Federal judge faces probe after he orders handcuffing of 13-year-old girl in gallery in 'scared straight' approach

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A federal judge in San Diego faces an ethics probe initiated by the judiciary after a transcript indicated that he ordered the handcuffing of a 13-year-old girl during a probation revocation hearing for her father.

The allegations against U.S. District Judge Roger Benitez of the Southern District of California surfaced in a Feb. 23 sentencing memorandum filed on behalf of the girl’s father, Mario Puente, according to Above the Law, which broke the news.

The San Diego Union-Tribune, KGTV and Law & Crime also have coverage.

The 9th U.S. Circuit Court of Appeals at San Francisco confirmed the probe in a Feb. 28 press release and order.

The incident happened during a Feb. 13 hearing, according to a sentencing memorandum filed by Puente’s lawyers with Federal Defenders of San Diego. Puente said he wanted to leave San Diego to get a fresh start. He also said he was worried about his 13-year-old daughter because she was hanging out with the wrong people, and he wanted to move her so she wouldn’t follow his same path.

Puente had served five years in prison on a drug distribution conspiracy charge, according to the San Diego Union-Tribune.

Judge Roger Benitez headshot U.S. District Judge Roger Benitez. Photo by the U.S. District Court for the Southern District of California, PD US Courts, via Wikimedia Commons.

Puente’s daughter was seated in the gallery. Several minutes after Puente expressed concern for his daughter, Benitez turned to the U.S. marshal and asked, “You got cuffs?” According to the sentencing memorandum, Benitez ordered the girl to approach the bench and told the U.S. marshal to handcuff her.

As the marshal complied with the handcuffing order, the girl began to cry, according to the sentencing memorandum. Benitez told the marshal to put the girl in the jury box. As he did so, the girl continued to cry.

After a long pause, Benitez released the girl, according to the sentencing memorandum. He then asked the girl how the cuffs felt on her, and she said she didn’t like it. The San Diego Union-Tribune, which referred to the judge’s actions as “scared straight” tactics, reports on what happened next.

“Good,” Benitez told the girl. “That was the message I was hoping to get to you. So your dad’s made some serious mistakes in his life, and look at where it’s landed him. And as a result of that, he has to spend time away from you. And if you’re not careful, young lady, you’ll wind up in cuffs, and you’ll find yourself right there where I put you a minute ago.”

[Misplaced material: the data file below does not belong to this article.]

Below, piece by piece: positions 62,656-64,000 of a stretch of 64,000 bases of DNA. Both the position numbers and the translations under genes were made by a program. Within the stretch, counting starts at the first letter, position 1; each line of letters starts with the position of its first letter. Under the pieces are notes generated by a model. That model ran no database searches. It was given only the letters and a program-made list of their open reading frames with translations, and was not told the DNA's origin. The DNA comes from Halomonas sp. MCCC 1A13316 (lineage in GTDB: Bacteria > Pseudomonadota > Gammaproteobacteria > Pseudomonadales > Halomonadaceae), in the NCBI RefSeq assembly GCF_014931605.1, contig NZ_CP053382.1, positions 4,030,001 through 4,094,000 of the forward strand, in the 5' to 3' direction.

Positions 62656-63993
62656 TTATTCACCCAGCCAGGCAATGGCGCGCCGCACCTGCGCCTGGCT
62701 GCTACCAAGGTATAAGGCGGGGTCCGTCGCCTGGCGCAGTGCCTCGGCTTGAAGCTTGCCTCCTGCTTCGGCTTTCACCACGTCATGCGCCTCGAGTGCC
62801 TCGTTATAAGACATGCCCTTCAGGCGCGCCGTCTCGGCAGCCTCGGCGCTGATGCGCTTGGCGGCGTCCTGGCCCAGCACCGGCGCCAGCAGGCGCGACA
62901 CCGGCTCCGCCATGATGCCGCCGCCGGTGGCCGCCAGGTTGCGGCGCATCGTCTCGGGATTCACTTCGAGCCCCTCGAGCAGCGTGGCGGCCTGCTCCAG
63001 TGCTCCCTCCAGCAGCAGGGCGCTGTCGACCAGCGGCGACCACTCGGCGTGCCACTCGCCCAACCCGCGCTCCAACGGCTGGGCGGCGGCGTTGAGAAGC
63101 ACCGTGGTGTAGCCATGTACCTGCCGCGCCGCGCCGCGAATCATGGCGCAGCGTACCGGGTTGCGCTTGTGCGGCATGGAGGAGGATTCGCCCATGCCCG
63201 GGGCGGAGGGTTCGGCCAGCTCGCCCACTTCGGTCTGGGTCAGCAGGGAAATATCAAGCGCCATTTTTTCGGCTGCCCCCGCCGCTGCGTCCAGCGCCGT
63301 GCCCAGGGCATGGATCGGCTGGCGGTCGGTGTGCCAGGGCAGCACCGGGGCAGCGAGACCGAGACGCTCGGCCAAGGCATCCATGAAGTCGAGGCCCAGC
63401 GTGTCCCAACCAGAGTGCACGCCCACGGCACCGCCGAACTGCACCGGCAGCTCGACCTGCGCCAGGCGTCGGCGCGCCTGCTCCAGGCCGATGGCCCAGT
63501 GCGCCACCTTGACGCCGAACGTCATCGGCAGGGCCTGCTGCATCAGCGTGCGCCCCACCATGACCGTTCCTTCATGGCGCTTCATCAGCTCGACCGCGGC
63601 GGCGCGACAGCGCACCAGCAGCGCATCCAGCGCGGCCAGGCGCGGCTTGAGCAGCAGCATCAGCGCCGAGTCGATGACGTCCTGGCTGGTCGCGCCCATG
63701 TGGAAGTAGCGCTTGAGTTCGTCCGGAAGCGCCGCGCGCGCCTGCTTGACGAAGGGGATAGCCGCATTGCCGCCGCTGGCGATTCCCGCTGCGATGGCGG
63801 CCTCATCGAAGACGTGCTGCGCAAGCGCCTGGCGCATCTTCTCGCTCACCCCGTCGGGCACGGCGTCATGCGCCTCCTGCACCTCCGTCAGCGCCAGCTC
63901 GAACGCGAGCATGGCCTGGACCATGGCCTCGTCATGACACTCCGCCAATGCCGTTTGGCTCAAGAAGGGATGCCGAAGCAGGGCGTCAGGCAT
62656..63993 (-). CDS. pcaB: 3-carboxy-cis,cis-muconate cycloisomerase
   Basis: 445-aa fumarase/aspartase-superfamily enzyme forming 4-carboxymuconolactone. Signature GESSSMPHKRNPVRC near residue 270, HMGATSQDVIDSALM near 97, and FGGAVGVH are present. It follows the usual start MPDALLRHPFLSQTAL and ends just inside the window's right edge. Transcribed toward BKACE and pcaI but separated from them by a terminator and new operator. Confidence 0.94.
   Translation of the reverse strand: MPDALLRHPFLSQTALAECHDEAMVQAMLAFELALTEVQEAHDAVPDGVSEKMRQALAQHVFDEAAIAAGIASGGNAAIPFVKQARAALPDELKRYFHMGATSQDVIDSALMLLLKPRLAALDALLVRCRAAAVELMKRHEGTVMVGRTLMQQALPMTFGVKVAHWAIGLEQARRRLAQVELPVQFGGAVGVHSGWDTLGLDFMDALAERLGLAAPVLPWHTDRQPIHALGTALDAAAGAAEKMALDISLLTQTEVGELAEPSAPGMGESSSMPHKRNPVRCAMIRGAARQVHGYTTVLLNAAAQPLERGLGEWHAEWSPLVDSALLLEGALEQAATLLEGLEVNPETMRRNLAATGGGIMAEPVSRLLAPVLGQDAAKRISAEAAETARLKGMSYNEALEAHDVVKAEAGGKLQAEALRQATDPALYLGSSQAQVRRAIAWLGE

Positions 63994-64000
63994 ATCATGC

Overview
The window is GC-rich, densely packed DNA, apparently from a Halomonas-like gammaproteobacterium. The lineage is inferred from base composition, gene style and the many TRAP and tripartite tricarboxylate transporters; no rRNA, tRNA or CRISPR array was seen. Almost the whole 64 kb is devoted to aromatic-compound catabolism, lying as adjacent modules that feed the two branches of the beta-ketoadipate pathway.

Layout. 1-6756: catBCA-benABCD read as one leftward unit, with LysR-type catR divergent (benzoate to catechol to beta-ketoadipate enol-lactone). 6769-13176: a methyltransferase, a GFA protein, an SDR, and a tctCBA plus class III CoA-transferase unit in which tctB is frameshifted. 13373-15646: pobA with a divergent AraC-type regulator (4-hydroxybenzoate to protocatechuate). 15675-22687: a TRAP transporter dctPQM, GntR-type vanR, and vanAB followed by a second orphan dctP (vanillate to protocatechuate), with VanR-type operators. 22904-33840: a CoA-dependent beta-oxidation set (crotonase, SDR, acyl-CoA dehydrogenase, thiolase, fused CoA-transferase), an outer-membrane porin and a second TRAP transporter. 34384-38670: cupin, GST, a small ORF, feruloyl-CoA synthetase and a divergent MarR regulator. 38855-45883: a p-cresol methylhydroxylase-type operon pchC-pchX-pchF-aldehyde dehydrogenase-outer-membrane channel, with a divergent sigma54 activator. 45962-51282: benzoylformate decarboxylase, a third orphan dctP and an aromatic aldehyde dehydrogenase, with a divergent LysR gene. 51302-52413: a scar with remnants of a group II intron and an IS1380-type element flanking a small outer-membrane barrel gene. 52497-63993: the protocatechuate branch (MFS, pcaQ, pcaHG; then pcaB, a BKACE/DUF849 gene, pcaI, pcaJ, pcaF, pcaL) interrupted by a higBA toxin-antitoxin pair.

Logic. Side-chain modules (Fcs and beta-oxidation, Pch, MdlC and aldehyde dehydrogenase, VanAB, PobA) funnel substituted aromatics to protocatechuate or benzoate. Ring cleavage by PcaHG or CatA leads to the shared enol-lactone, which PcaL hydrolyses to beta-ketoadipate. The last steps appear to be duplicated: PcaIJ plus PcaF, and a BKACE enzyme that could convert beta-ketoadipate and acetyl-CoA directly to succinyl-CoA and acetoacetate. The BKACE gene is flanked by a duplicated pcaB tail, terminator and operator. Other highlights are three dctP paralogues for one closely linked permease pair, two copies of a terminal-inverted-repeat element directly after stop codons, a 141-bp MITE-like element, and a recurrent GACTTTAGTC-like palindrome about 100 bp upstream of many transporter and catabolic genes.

Benitez then told the girl that she was “an awfully cute young lady,” but he is troubled by her father’s concerns.

“I hope the next time you’re tempted to use drugs, even weed, OK, even weed, you’ll remember what happened here today,” Benitez said. “I hope you remember this mean, old face.”

The case was transferred to a new judge, who sentenced Puente to time served with no supervised release.

Benitez is an appointee of former President George W. Bush. A substantial majority of the ABA Standing Committee on the Federal Judiciary had given Benitez a “not qualified” rating in 2004 after his nomination.

“Over and over, I received negative comments regarding Judge Benitez’s judicial temperament,” said Richard M. Macias in a written statement explaining the rating to the Senate Judiciary Committee.

Macias was the circuit member for the evaluation of Benitez, who had been a federal magistrate and a state judge.

“Interviewees repeatedly told me that Judge Benitez displays inappropriate judicial temperament with lawyers, litigants and judicial colleagues; that all too frequently, while on the bench, Judge Benitez is arrogant, pompous, condescending, impatient, short-tempered, rude, insulting, bullying, unnecessarily mean and altogether lacking in people skills.”

According to the San Diego Union-Tribune, a 9th Circuit judge will review the ethics allegation against Benitez and decide whether to dismiss the ethics charge, take corrective action or form a special committee to investigate.

An administrative law clerk for Benitez told the San Diego Union-Tribune in an email that he “is not permitted to comment on matters pending before the court.”

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